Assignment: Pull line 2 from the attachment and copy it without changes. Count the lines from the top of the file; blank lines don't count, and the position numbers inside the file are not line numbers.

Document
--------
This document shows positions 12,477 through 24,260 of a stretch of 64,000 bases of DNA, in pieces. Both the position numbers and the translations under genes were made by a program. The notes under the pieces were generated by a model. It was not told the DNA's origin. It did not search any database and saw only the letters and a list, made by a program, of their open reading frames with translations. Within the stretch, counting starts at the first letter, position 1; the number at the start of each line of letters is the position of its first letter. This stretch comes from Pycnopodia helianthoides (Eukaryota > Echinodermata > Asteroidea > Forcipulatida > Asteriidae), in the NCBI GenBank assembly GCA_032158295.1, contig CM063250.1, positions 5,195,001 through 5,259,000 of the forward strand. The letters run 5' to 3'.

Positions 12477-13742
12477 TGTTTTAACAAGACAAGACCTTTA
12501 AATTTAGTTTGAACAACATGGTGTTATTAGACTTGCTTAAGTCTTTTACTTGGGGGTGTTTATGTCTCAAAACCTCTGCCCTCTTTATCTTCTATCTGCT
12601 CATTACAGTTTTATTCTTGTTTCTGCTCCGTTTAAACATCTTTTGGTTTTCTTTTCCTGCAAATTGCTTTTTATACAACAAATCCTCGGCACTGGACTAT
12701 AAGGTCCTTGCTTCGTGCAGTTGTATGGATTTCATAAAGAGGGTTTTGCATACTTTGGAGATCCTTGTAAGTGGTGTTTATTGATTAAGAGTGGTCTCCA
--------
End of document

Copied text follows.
Positions 12477-13742